The Shivraj Singh Chauhan -led BJP government in Madhya Pradesh focused heavily on infrastructure projects between April and October of 2018. Improving connectivity through expanded infrastructure is critical in a largely rural state like Madhya Pradesh.  A combined total of $350 million in foreign loans will improve over 6,000 miles of roads and benefit over 2 million rural residents. Of the five states, Madhya Pradesh was also the only state to enact land and labor – related policies during this period.  Specifically, the government approved a policy allowing the renewal of lease of land, including commercial plots currently being used for commercial purposes. The move is expected to benefit 500,000 people in the state. In addition, the government opened an employment bureau for senior citizens – supposedly a first-of-its-kind initiative among states in India.


Resource-rich Chhattisgarh focused over a third of its efforts on the power and minerals sector. These initiatives focused largely on initiating new power generation projects and bringing new power transmission capacity online to be able to sell electricity to neighboring states. Despite high turnout at the polls in Chhattisgarh and election polls indicating that farmers felt betrayed by the Raman Singh – led BJP government, the administration only enacted one measure that might directly benefit farmers crop inputs. Specifically, the assembly passed a supplementary budget of $332.5 million in order to pay farmers a bonus amount per quintal as part of the government’s plans to purchase paddy at minimum support price from farmers across the state. In the end, this last-ditch effort to curry favor with the rural electorate was not enough for the BJP to get a fourth term to govern.


The state of Mizoram still has its share of ethnic tensions and governance issues, so it is no surprise that governance-related reforms made up the bulk of the five reforms and policies enacted by the government in the second and third quarter of 2018. Resolving conflicts such as those affecting the Bru and Hmar communities will be the key to setting the stage for the growth of the Mizoram economy – something that the new Mizo National Front-led government can have a role in shaping.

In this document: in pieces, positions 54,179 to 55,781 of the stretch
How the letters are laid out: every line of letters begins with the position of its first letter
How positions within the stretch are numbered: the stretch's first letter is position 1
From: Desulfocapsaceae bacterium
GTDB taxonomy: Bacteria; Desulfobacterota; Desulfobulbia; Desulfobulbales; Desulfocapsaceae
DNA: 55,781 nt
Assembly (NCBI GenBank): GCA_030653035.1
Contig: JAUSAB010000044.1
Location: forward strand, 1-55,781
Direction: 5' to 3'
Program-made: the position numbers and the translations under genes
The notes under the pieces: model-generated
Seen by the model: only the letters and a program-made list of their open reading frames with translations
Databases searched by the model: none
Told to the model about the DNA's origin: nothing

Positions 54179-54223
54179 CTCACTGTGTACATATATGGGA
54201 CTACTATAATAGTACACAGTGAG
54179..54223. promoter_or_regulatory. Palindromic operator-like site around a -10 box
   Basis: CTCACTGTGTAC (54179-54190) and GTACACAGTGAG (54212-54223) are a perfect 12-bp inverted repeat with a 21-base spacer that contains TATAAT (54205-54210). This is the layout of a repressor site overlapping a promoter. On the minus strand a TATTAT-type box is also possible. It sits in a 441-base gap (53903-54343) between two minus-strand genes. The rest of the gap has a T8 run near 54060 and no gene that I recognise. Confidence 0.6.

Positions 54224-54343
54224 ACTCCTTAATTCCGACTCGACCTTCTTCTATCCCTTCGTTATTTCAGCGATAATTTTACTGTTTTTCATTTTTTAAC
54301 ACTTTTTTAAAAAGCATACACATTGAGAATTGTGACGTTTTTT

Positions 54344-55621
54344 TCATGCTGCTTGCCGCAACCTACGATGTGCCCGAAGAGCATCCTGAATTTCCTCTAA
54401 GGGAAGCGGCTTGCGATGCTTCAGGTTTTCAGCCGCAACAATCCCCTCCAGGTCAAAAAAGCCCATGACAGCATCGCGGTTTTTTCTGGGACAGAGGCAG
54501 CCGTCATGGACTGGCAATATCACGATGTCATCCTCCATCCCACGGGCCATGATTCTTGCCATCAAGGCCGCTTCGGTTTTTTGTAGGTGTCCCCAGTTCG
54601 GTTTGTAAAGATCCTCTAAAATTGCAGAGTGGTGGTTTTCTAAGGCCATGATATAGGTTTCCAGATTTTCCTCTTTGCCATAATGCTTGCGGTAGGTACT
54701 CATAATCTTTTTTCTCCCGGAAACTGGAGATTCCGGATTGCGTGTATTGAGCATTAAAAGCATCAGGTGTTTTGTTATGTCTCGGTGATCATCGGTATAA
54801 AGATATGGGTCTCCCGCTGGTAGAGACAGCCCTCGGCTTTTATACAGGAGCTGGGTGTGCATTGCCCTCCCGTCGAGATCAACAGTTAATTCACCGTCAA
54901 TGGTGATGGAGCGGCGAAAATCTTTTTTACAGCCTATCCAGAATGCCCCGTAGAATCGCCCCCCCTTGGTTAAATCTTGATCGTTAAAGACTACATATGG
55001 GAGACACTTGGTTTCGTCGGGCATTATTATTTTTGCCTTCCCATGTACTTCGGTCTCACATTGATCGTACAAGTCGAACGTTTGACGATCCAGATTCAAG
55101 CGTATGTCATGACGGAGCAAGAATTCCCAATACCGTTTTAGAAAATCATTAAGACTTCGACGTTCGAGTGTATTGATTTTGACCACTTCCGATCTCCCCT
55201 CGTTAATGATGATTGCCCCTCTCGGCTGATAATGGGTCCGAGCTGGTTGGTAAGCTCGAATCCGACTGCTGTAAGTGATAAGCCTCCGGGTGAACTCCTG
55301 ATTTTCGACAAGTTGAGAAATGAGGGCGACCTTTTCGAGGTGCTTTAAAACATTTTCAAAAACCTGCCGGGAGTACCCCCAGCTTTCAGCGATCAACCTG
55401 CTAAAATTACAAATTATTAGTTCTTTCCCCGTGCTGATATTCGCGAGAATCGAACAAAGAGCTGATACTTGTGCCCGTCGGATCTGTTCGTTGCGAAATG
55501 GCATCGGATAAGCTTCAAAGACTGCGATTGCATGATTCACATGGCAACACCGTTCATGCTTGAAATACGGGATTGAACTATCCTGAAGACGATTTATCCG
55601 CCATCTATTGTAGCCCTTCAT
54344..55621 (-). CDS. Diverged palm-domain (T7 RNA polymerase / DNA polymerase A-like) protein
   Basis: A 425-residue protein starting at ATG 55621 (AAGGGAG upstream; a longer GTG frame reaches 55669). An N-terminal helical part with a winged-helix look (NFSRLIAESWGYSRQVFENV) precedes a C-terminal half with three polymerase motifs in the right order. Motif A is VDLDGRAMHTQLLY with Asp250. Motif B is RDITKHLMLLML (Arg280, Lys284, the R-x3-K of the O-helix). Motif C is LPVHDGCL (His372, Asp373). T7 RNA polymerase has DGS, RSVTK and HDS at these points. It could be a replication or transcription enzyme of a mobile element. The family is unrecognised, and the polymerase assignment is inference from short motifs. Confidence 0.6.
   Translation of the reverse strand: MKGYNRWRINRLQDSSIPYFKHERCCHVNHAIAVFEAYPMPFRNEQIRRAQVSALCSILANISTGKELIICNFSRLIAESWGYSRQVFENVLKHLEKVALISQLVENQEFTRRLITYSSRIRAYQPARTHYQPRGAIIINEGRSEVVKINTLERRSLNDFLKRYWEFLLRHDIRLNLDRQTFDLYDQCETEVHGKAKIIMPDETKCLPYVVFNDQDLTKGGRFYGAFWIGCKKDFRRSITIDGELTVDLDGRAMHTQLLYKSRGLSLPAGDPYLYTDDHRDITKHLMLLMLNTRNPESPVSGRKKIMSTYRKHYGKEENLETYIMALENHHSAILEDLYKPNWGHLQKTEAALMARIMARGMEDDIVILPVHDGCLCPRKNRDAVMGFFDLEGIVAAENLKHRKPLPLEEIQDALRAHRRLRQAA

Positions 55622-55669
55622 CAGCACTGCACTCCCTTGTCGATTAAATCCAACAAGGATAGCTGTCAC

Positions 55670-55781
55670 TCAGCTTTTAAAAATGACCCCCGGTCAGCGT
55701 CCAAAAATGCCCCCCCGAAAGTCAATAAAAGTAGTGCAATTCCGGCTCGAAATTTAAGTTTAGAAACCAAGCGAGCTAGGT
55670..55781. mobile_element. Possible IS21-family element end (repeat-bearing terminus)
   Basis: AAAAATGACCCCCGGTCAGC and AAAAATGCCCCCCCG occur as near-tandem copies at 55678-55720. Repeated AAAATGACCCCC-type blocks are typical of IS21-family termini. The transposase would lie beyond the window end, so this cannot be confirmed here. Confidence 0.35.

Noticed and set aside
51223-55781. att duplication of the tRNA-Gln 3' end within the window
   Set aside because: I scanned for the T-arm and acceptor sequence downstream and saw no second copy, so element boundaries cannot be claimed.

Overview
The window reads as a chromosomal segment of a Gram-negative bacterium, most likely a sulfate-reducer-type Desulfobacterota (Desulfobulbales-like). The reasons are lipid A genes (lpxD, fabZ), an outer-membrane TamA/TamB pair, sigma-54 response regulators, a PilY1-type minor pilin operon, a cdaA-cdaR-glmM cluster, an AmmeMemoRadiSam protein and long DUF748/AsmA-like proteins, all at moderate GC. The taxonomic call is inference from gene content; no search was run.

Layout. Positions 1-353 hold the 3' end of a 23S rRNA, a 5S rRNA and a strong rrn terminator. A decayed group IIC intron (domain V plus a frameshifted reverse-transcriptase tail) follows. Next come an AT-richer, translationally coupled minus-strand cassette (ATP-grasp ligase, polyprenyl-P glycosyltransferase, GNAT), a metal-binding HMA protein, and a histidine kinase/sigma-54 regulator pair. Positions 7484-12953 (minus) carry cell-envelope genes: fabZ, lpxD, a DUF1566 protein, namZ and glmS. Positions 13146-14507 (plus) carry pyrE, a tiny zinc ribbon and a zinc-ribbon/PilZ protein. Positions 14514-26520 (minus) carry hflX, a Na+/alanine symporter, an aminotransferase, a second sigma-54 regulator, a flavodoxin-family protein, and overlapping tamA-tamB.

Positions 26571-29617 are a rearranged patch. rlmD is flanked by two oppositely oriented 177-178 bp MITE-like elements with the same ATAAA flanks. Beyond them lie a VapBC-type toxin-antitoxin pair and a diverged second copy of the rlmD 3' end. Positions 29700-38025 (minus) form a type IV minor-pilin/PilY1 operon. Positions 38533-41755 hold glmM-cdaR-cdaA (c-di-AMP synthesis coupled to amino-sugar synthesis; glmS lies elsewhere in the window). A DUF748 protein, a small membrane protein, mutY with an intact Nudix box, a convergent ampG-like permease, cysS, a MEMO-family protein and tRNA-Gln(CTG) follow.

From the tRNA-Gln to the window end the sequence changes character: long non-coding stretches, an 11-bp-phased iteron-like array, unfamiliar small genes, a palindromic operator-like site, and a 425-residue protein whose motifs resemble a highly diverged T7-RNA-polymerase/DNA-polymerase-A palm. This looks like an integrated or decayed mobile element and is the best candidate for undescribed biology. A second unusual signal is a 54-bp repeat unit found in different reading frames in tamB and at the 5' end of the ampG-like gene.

Dissolving the state assembly in September in an effort to delink state and central elections with the political winds at their backs, the K.C.R – led Telangana Rashtra Samithi (TRS) party kept a balanced sectoral approach on new measures across the state.  Health and education related initiatives led the pack while agriculture and innovation related measures continued to balance the needs of farmers as well as Telangana’s urban-led innovation economy. The Wadhwani Chair team have been tracking Telangana policies for some time and it is no surprise that not only the efforts of the government in the lead up to the 2018 assembly elections but even the efforts in the years prior has paid off with a second term of governing the state.


The results of the elections in these five states serves as an important bellwether for the two main parties in India. The INC needed to demonstrate its relevance in the lead up to the general elections in 2019 by winning a few state elections – which it did. Conversely, with a major loss in this round, the BJP leadership must determine what kind of narrative they want to use in the lead up to the general elections. Beyond political bombastics, our analysis reveals how the state governments utilized their final two quarters before their electorates headed to the polls. The impacts of these measures whether real or perceived, will ultimately seal the fate of how India’s two main parties are positioned ahead of a much larger match later this year.

Dr. Kartikeya Singh is deputy director and senior fellow of the Wadhwani Chair in U.S.-India Policy Studies at CSIS. Follow him on twitter @KartikeyaSingh.

Kartikeya Singh

Kartikeya Singh

Dr. Kartikeya Singh is deputy director and senior fellow of the Wadhwani Chair in U.S.-India Policy Studies at CSIS.